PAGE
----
These are given by


The vectors are mutually orthogonal and are normalized by the condition


It is convenient to divide the integration over the momentum space into integration over the solid angle and over the energy according to


and denote

Then instead of Eqs. (15) and (16) we obtain


where the dependence of functions on and is again omitted.

In the absence of external fields the equilibrium order parameters are of the simple form


From Eqs. (22) and (23) we obtain


Using also the fact that , Eq. (26) can be written in the form


where the function  is defined as


Its explicit form is given in Eq. (43).

With the aid of the expansion


and of Eqs. (2) and (20) one can recast Eq. (27) as


Iii Vertex equations

We now consider the order parameter of the superfluid Fermi-liquid in weak external fields . The field interaction with a superfluid should be described with the aid of four effective three-point vertices. There are two ordinary effective vertices, and , corresponding to the creation of a particle and a hole by the field (These differ by direction of fermion lines), and two anomalous vertices corresponding to the creation of two particles or two holes. The latter describe the linear departure from equilibrium of the matrix order parameters caused by the external field of wave vector and frequency :


Here the coupling constant is specified by the external field and a summation over repeated Dirac indices is implied. The linearization of Eqs. (22) and (23) by taking into account Eq. (26) results in equations for the anomalous three-point vertices


where the product is to be evaluated for . The corrections to the anomalous propagators arise owing to the variation of the order parameters and the ordinary self-energy of a quasiparticle in the external field and can be depicted symbolically by the graphs in Fig. 1.

Figure 1: Graphs corresponding to linear corrections to the anomalous propagators. The external field is shown by dashed lines. The anomalous vertices are shown by filled triangles. Filled circles are dressed ordinary vertices.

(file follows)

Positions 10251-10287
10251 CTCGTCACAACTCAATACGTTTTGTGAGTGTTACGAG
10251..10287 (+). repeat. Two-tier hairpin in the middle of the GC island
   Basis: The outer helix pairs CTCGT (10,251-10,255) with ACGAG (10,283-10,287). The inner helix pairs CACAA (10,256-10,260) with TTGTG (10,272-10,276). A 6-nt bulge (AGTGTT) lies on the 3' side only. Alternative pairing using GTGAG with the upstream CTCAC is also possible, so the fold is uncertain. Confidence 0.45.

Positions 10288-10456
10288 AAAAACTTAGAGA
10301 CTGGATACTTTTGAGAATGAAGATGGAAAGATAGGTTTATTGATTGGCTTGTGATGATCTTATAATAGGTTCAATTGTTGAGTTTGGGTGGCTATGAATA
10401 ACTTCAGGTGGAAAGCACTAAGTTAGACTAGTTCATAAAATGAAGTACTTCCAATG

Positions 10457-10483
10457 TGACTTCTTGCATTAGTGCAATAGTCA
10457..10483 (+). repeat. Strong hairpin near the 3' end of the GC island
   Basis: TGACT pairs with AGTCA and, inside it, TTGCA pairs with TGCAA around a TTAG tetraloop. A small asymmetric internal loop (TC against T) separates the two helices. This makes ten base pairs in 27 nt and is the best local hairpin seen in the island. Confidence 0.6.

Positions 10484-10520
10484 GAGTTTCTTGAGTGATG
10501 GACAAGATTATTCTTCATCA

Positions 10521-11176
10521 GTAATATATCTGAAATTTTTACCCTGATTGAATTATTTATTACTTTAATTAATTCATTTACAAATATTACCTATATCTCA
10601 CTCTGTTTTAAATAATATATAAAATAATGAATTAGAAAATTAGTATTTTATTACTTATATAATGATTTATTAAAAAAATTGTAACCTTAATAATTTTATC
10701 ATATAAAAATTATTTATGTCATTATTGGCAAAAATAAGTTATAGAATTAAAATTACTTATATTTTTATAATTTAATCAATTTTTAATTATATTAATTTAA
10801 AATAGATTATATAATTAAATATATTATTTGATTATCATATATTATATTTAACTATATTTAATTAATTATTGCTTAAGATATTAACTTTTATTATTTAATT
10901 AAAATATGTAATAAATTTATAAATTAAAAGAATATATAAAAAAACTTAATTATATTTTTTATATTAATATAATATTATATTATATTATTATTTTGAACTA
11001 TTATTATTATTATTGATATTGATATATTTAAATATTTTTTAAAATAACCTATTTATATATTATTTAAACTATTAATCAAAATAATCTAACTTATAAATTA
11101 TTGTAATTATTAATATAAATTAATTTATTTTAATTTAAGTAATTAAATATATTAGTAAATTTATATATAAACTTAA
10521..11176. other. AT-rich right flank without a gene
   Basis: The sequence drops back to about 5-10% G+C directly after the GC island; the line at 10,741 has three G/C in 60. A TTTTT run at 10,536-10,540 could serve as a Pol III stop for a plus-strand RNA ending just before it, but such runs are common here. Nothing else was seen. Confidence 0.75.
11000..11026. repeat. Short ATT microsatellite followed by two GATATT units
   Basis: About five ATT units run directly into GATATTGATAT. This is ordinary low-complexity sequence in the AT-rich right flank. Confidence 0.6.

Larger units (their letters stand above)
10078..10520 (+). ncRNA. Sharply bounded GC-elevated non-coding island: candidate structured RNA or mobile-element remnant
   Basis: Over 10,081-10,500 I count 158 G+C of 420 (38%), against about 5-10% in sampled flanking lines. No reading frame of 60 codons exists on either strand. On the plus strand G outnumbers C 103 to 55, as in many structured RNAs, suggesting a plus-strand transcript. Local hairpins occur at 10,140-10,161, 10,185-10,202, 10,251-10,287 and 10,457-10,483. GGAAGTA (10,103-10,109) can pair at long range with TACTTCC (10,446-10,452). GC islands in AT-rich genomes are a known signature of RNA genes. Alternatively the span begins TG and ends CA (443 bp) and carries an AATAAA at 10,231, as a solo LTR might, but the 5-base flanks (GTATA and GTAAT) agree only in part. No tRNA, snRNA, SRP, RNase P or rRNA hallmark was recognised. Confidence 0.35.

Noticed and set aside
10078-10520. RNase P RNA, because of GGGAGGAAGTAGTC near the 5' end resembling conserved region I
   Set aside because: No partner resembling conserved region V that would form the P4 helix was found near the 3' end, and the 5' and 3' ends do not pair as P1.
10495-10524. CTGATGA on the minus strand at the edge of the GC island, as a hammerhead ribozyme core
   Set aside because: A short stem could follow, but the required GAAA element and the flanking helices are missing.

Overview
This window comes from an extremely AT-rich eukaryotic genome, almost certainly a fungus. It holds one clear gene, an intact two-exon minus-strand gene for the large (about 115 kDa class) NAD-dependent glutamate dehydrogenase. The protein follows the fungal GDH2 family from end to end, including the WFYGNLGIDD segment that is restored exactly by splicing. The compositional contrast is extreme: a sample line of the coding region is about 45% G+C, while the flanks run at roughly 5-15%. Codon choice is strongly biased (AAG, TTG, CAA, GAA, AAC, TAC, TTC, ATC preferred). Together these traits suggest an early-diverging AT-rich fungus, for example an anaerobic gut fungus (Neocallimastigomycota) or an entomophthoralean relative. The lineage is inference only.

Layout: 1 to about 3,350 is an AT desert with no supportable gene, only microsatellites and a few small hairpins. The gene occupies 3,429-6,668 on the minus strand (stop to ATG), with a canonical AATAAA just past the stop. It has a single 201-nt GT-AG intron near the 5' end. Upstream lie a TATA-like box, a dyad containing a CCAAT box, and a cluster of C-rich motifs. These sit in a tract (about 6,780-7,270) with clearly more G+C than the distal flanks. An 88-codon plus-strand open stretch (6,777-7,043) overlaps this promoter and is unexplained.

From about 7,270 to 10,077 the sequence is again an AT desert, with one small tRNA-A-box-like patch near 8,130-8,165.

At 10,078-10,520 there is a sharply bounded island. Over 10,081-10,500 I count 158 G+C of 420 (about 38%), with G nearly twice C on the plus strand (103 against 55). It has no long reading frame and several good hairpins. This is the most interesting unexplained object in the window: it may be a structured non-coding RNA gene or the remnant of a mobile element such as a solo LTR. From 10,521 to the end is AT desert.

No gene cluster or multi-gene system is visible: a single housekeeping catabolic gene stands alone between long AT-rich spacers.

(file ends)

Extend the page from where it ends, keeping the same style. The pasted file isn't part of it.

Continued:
Analytically one has




where we denote and .

We shall examine collective excitations of the condensate below the pair-breaking threshold. The eigenmodes are known to manifest themselves as sharp resonances of the linear response of the medium onto external perturbations. Throughout this paper we consider the case of neutron pairing, when quasiparticles pair in the most attractive channel with spin, orbital and total angular momenta, , respectively. This allows one to search for the anomalous vertices near the Fermi surface in the form of expansions over the eigen functions of the total angular momentum with and :


Hereafter we omit the Dirac indices by assuming that the equations are valid for each of the vertex components. Inserting expressions (36) and (37) into Eqs. (32) and (33) by making use of Eq. (6), one can obtain the set of equations for . The amplitude of the pairing interaction can be eliminated by virtue of the gap equation (30). Substantial simplifications can be further done by making use of Eqs. (3), (4), and (5).

In this way we obtain two uncoupled sets of equations,




for the linear combinations of the unknown functions




and is a vector with the magnitude of the Fermi velocity and the direction of . The right-hand sides of Eqs. (38) and (39) are given by


The function is of the form


and the function is defined in Appendix A. For later use we indicate the explicit form of this function at :




It is necessary to stress that in obtaining Eqs. (39) and (38) the particular form of the gap structure was used, where is a real scalar and is a real vector. Therefore the present theory does not allow comparison with the theory of He-A by Wolfe (31), where with being a unit vector in spin space. However, the equations can be easily generalized to the case of He-B (30) where (See Appendix B).

Iv Eigenmodes of the order parameter

We now look for eigensolutions of Eqs.(38) and (39) in the BCS approximation, i.e. regarding the terms involving as sources which they are in the limit of vanishing Fermi-liquid interactions. We consider the vertices for density, current, spin-density and spin-current perturbations interacting with the corresponding vector or axial-vector field .

Expansions (36) and (37) imply both the unitary and nonunitary excited states. The unitary excitations have no spin polarization. In a nonunitary state the Cooper pairs at point have a net average spin (35), (36). Evidently the unitary perturbations can be excited by the vector external fields while the nonunitary perturbations interact with the axial-vector external fields. In the BCS approximation the corresponding ordinary vector and axial-vector vertices are of the form and , respectively.